You might not want to use Google Drive for large system backups or other many-file transfers. Ars Technica has learned Google quietly instituted a user “creation limit” of 5 million files sometime in February. As Reddit user ra13 discovered, personal (Google One) and business (Google Workspace) users get an error message if they try to directly upload any files past that ceiling. The cap doesn’t apply to shared files, which are already limited to 400,000 items.
In a statement, Google says the file cap is meant to prevent abuses that might hurt the “stability and safety” of Drive. This isn’t a limit on the total number of files in a drive. The number of affected users is “vanishingly small,” the company adds.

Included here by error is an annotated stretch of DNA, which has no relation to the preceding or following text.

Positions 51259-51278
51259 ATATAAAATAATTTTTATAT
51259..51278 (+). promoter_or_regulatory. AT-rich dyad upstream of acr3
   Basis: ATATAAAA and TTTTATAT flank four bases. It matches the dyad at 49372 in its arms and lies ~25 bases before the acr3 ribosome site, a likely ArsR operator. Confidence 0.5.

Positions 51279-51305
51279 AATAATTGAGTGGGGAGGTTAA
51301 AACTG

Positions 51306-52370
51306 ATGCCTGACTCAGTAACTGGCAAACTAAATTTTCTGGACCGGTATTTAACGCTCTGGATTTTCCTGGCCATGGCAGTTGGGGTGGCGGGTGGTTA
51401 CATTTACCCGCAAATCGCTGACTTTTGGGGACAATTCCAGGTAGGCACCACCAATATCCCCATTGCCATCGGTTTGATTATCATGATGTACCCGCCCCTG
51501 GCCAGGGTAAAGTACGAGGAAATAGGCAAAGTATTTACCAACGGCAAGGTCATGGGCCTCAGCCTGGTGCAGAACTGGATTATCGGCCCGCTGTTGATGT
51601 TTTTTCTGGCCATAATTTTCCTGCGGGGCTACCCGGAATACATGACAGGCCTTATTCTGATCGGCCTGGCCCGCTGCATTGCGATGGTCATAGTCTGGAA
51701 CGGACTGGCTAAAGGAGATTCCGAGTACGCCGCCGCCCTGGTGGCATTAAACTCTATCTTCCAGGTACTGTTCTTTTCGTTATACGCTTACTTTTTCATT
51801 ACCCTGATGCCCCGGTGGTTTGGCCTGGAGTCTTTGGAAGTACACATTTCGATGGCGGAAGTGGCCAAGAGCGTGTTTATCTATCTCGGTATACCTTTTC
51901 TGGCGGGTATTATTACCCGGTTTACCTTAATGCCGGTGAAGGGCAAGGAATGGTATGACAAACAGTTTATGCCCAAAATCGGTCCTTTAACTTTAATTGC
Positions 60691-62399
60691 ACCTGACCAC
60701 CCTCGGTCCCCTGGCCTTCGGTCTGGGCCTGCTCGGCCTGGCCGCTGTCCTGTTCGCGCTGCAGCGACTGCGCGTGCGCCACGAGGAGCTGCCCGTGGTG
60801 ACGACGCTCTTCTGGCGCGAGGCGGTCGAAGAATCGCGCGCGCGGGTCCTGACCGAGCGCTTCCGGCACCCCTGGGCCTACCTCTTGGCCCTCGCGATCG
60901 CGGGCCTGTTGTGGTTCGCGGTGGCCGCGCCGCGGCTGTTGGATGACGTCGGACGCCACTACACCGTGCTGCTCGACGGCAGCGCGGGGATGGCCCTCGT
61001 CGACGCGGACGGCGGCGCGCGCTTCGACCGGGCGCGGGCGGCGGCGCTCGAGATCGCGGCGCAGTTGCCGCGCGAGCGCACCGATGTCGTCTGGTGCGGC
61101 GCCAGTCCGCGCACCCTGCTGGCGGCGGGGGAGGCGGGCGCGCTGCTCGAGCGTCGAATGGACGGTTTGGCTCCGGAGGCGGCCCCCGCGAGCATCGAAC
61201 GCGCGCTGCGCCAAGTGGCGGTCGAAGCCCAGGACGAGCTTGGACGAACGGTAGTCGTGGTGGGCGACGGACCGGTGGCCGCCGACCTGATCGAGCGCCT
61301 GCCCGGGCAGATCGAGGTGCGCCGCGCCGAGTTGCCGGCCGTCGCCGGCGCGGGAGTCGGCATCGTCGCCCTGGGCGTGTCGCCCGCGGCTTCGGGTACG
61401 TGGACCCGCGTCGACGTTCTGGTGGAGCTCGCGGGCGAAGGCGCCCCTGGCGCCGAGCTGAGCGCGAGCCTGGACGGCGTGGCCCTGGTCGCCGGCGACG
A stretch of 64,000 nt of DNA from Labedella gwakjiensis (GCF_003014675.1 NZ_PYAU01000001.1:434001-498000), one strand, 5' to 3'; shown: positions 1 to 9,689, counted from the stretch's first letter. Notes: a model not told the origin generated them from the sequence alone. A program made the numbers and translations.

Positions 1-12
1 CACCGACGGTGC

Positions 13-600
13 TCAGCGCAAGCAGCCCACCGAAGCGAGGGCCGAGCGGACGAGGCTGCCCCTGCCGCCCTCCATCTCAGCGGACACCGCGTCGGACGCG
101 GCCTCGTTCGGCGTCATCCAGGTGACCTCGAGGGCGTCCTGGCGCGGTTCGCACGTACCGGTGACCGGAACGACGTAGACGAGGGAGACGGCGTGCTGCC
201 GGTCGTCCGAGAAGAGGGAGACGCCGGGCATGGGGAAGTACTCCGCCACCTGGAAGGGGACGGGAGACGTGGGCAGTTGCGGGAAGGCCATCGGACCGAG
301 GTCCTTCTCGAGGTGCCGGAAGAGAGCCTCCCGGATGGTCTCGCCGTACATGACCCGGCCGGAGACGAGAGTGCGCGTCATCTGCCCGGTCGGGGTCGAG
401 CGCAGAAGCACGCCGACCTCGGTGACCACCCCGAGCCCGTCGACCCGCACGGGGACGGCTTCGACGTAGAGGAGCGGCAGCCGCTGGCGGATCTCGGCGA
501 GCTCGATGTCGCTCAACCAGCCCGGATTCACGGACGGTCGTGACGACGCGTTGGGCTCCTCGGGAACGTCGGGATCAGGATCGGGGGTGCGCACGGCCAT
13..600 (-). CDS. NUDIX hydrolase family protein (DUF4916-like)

The main problem, as you might imagine, is that there’s a chance you’ll reach the file limit before you run out of the storage you’ve paid for. Ra13 estimated that a user with a 2TB Google One account may face that dilemma if the average file size is 400KB or less. While Google is right that won’t likely be an issue for most people, it could be problematic for fans of cloud backups or pros whose apps produce a flood of small files.
Moreover, Google hasn’t publicly acknowledged the cap until now. The company’s product and support pages don’t mention the file creation limit. There’s also no counter, so you don’t know exactly how many files you’ll need to delete or compress to make room for more. The lack of transparency has left some users racing to either trim their Drive libraries or find alternatives without similar restrictions.